When Thou hast done, Thou hast not done,
For I have more.
I have a sin of fear, that when I have spun
My last thread, I shall perish on the shore;
But swear by Thyself, that at my death Thy Son
Shall shine as he shines now, and heretofore;
And, having done that, Thou hast done;
I fear no more.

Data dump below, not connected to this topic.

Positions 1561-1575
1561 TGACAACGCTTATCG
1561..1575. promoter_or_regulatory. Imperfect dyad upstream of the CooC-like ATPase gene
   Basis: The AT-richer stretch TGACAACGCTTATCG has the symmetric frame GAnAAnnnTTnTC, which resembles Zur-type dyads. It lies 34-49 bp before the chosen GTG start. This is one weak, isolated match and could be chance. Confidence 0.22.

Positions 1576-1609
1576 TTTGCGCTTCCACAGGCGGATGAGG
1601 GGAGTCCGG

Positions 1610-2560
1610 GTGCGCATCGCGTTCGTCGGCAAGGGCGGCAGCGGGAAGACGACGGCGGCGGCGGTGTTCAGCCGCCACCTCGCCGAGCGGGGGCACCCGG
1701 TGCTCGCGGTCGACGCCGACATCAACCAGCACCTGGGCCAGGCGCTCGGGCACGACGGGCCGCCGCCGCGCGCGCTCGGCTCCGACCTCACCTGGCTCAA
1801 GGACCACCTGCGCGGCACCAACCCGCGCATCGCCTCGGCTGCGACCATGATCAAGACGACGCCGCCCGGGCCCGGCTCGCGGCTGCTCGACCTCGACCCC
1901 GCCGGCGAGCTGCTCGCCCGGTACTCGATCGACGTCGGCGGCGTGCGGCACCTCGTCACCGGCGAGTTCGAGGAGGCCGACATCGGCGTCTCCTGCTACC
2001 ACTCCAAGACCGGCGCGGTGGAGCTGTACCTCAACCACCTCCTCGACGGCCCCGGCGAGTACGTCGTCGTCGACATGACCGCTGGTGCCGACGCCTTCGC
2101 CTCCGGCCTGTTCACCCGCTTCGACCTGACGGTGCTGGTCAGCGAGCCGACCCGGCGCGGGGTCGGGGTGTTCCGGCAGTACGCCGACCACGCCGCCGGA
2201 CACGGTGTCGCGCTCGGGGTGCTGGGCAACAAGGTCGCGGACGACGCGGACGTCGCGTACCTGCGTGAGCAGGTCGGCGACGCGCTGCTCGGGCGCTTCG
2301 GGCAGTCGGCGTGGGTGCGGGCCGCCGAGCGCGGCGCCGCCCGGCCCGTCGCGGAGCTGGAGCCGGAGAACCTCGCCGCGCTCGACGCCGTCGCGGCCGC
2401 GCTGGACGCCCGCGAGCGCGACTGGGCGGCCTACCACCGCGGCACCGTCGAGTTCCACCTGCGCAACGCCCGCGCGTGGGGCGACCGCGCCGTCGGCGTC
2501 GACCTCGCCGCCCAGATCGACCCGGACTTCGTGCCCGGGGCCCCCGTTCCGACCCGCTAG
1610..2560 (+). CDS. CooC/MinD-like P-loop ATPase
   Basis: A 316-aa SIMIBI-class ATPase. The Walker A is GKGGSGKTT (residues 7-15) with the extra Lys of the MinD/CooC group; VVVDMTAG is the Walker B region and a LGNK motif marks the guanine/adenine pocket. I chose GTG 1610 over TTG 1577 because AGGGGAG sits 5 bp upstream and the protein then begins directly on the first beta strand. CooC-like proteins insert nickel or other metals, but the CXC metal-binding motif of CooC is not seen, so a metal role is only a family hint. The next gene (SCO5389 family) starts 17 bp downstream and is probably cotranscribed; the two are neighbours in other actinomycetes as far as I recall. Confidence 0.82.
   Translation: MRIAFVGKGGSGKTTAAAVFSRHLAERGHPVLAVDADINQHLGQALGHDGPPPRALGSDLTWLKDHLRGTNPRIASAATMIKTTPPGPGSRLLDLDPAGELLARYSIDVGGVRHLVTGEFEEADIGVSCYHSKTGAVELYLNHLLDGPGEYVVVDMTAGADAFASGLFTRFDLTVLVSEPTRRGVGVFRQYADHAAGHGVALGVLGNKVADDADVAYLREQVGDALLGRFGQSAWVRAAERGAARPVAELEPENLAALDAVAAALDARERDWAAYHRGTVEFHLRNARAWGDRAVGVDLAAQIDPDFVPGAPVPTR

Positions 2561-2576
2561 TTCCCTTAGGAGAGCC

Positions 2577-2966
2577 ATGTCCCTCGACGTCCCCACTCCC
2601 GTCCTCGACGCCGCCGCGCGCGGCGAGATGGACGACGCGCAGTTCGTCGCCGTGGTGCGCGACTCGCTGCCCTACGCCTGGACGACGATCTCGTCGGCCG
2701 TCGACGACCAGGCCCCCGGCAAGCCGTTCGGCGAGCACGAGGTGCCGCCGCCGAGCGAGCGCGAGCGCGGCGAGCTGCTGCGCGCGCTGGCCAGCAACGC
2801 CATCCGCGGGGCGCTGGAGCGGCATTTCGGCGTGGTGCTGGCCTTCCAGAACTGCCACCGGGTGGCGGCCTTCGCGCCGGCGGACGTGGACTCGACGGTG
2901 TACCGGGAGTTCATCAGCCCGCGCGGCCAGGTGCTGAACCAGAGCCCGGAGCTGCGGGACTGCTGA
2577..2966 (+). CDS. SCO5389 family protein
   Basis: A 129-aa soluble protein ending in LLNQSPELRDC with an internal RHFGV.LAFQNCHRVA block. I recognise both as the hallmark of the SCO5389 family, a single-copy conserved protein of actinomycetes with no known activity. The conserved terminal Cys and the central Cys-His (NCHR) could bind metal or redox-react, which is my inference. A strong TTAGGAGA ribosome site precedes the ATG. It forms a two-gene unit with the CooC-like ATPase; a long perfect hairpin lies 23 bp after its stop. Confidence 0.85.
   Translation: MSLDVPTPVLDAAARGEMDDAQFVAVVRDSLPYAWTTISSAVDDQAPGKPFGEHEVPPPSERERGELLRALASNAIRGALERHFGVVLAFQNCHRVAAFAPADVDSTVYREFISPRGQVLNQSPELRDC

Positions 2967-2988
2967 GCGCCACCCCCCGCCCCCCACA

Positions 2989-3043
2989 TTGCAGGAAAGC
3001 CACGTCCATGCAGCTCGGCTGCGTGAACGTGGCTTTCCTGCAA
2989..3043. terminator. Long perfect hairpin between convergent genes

JOHN DONNE (London, 1572 or 1573 – ibid. 1631); English poet, lawyer, priest (Shakespeare's contemporary – High Renaissance, Baroque, beginnings of Classicism), one of the most unusual phenomena in English and world literature; from Catholic family (Welsh origin, descendant of Thomas More) at a time when in England dominated Protestantism and Catholics have been then subject to severe restrictions (e.g. the impossibility of diploma). After ending the Jesuit school he studied law and was on diplomatic missions for his noble tutors (he travelled around Europe and participated in some battles); he secretly married Anne More, the daughter of one of them (he was 28 years old, and she 17 or 14); after disclosure followed a shorter prison and retreat into the province. After passage to the Anglican church, he became priest, doctor of theology; in his last years he was well paid dean of the Cathedral of St. Paul in London and famous preacher (masterful prose, many citations became popular folk-sayings, especially »Do not ask whom the bell tolls« as the motto of Hemingway's novel). In his lifetime, he was known as a poet only in narrow circles with his manuscript poems (so called »manuscript culture«) being printed only posthumously; later, sinking into oblivion, has been marked as an odd poetaster. He was discovered once again in the 19th century, but early in the 20th the modernists with Eliot as their forefront initiated Donne's »regeneration« as a giant of English poetry. Today Donne is a cult author, his meaning grows in »kafkaskian style«, sometimes he speaks stunningly up-to-date, for some he is even the greatest poet in the English language (in the U.S., John Donne Society organizes annual symposia on him; Josif Brodsky devoted to Donne an elegy), though also remain some critical reservations (complex style, scholastic intellectuality, arrogance, machismo, cynicism, caricatured troubadourism etc.).